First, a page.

During Shutdown, NTSB Didn’t Send Investigators to Many Fatal Accidents
The National Transportation Safety Board said that during the 35-day partial government shutdown it was unable to dispatch investigators to multiple instances of fatal accidents.
During the shutdown, of the 397 agency staff, 367 employees were furloughed, 26 employees were excepted and four investigators were recalled and worked without pay to support investigations of three international aviation accidents.
But investigators were not sent to the scene of 15 aviation accidents that resulted in 21 fatalities, two highway accidents resulting in seven fatalities and 15 injuries, two railroad accidents resulting in two fatalities, and three marine accidents.
The independent agency said its employees returned to work on Jan. 28, resuming normal operations and developing plans to address the work “that could not be accomplished during the partial shutdown of government.”
“The 22 accidents in which the NTSB did not launch investigations, but would have if not for the partial shutdown, may not result in investigators physically visiting the accident sites, and, it is possible that perishable evidence may have been lost, which potentially could prevent determination of probable cause for those accidents,” the agency said in a Jan. 28 statement. The agency said it still intends to take investigative action.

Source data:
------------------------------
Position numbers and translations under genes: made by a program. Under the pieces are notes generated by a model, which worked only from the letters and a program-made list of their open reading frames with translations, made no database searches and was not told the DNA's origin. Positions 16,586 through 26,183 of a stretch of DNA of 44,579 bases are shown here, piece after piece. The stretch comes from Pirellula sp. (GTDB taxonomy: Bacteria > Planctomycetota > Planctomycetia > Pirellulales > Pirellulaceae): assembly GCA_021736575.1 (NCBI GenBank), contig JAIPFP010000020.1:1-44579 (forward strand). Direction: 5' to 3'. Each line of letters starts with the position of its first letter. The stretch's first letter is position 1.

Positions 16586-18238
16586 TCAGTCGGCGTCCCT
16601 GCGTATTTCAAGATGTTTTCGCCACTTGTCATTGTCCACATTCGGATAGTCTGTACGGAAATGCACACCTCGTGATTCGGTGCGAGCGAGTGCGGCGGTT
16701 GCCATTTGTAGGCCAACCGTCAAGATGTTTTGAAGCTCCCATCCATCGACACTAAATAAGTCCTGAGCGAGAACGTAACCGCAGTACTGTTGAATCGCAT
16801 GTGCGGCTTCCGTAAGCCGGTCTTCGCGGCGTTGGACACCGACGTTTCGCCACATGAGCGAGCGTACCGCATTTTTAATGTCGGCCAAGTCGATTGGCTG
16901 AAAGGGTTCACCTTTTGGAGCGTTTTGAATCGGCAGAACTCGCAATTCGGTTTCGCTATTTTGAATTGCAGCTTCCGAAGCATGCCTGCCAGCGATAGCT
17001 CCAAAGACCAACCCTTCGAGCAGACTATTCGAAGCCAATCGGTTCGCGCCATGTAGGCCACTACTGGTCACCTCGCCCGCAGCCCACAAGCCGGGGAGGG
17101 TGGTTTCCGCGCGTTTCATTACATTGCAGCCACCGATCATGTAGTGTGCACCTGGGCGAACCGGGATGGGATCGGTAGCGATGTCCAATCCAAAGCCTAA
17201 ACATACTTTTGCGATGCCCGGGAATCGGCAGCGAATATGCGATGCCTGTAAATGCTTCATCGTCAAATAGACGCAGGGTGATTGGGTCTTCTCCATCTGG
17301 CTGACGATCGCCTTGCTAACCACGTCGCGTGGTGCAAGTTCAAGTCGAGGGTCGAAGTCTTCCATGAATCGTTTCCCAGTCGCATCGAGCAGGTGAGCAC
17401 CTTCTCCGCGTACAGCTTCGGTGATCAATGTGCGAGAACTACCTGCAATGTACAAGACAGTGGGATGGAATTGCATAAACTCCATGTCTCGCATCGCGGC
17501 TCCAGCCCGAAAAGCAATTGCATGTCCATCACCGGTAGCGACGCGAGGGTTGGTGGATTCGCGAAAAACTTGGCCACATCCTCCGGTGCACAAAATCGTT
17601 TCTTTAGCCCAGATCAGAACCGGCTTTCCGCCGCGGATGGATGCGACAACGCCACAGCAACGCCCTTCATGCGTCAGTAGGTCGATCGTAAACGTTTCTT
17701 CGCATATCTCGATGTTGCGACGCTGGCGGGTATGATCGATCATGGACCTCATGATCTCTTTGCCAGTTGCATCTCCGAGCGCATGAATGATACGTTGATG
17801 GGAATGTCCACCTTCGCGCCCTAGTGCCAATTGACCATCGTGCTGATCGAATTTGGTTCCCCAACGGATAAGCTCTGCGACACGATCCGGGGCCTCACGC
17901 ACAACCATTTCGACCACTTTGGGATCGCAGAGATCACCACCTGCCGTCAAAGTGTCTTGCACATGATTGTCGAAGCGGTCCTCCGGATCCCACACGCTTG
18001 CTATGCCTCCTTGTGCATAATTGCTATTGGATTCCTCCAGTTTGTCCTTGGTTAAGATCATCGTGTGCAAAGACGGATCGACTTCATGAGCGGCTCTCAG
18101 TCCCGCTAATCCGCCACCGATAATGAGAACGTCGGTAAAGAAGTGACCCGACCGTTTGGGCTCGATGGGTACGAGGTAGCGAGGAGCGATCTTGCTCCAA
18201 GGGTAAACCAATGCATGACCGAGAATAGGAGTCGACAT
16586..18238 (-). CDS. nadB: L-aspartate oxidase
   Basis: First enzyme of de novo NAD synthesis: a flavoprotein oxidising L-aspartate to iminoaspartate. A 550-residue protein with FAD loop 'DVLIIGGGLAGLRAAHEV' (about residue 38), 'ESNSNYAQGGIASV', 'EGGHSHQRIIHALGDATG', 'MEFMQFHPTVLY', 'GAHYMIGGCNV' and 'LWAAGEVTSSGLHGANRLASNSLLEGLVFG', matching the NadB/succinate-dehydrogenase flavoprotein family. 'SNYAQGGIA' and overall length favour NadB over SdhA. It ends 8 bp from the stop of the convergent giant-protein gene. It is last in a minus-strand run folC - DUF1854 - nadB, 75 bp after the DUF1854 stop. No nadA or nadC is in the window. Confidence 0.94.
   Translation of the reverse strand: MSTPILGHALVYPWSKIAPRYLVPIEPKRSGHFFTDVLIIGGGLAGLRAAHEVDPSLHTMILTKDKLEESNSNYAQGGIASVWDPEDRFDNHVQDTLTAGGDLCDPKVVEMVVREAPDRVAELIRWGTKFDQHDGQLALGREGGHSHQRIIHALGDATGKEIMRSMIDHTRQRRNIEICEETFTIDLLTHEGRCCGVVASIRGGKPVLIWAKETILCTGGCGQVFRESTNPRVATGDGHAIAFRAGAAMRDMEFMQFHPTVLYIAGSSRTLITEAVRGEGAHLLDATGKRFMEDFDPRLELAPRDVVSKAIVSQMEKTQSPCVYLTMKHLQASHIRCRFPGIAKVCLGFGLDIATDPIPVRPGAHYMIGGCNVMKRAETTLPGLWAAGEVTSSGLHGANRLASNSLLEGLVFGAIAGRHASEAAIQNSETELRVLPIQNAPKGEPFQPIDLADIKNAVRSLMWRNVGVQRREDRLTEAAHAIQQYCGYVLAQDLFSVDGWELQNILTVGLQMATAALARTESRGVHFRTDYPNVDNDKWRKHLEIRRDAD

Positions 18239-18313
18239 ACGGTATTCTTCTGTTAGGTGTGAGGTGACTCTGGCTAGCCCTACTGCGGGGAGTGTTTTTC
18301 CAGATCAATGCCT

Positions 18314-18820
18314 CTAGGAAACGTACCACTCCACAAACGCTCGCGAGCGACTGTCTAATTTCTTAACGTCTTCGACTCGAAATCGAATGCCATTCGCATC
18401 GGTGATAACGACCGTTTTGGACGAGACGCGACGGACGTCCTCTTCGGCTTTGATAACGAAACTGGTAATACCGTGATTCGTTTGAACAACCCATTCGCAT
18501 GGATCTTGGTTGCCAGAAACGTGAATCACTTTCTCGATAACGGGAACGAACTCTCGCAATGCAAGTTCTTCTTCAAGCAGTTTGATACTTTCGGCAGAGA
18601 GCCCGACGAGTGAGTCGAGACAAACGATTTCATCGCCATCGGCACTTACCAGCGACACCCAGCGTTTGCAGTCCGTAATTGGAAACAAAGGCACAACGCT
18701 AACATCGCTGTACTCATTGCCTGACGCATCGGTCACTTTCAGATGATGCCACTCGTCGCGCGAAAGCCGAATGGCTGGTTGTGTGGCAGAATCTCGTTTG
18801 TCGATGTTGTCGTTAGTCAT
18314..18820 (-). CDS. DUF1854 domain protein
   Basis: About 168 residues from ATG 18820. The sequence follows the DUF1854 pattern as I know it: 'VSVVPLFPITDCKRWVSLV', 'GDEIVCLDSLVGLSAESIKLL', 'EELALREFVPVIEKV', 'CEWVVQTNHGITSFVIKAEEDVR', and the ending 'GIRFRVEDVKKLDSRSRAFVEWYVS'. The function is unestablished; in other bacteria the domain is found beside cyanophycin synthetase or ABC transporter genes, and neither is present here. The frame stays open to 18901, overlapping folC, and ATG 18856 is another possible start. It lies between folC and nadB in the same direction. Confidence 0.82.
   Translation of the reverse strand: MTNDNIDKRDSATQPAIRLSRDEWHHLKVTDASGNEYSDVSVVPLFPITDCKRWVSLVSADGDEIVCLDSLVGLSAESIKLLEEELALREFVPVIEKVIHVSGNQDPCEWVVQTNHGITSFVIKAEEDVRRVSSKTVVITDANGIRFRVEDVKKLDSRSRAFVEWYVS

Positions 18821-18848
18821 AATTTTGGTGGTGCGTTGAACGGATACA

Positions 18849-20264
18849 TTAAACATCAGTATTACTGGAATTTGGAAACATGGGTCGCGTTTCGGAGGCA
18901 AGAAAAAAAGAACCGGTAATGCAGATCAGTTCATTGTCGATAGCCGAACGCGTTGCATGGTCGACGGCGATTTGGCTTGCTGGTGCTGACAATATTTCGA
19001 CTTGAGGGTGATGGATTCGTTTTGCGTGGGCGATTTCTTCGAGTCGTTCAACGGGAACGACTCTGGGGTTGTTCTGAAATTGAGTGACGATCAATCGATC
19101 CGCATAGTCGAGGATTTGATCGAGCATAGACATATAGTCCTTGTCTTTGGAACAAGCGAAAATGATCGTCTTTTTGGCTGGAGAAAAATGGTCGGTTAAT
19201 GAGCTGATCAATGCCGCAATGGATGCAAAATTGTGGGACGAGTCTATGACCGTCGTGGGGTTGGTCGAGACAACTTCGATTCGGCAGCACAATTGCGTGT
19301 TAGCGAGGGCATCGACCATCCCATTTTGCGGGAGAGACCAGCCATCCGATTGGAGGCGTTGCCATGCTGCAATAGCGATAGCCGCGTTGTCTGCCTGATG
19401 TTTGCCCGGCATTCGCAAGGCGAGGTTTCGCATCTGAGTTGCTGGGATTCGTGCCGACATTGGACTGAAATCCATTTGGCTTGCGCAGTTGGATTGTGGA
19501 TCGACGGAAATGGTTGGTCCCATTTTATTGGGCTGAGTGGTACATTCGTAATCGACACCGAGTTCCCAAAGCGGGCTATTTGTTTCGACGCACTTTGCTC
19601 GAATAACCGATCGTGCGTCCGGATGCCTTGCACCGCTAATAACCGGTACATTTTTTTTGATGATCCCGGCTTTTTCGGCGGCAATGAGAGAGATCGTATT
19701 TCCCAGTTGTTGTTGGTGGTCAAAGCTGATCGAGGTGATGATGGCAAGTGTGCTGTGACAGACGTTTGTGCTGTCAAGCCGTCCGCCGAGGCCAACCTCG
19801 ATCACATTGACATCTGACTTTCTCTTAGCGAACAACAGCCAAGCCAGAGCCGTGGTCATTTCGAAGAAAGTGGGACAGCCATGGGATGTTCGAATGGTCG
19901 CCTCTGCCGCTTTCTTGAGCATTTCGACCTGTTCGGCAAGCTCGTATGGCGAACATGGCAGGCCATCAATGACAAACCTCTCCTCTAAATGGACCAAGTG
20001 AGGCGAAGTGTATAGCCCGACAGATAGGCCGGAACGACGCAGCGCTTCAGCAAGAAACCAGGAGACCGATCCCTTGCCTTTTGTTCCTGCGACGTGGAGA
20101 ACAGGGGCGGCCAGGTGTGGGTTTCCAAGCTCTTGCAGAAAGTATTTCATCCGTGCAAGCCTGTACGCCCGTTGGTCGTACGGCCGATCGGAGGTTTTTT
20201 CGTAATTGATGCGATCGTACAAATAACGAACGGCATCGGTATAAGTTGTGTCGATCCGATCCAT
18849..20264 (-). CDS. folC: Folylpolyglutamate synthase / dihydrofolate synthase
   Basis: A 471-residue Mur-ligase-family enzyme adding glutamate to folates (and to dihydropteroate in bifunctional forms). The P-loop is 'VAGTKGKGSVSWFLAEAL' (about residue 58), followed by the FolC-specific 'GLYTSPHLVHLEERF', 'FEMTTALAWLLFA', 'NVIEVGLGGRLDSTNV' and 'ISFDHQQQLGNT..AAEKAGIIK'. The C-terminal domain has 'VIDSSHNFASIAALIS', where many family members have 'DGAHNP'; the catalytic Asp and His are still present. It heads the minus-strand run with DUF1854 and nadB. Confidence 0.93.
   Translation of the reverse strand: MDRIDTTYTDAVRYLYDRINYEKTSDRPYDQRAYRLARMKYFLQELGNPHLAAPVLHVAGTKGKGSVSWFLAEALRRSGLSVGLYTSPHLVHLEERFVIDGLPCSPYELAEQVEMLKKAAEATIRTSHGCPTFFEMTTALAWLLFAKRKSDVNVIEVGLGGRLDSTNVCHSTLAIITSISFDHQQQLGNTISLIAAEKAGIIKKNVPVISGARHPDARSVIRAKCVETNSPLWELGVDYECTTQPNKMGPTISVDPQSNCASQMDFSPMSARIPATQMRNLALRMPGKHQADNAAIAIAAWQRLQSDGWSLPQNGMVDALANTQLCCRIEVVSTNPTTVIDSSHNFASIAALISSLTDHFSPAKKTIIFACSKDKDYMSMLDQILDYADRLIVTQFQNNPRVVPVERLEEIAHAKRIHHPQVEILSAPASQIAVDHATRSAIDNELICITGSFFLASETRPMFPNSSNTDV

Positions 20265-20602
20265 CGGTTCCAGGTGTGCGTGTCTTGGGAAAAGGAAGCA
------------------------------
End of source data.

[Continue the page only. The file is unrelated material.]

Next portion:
In addition, NTSB said there were six accidents in which it did not gather evidence to determine if an investigation was warranted, including:
- Two pipeline accidents (one diesel fuel, one natural gas).
- Three highway accidents resulting in eight fatalities.
- One railroad accident resulting in one fatality.
The agency also said that during the partial shutdown, work stopped on:
- 1,815 ongoing general aviation and limited aviation safety investigations.
- 33 ongoing rail, pipeline and hazardous materials investigations.
- 44 ongoing marine investigations.
- 21 ongoing highway investigations.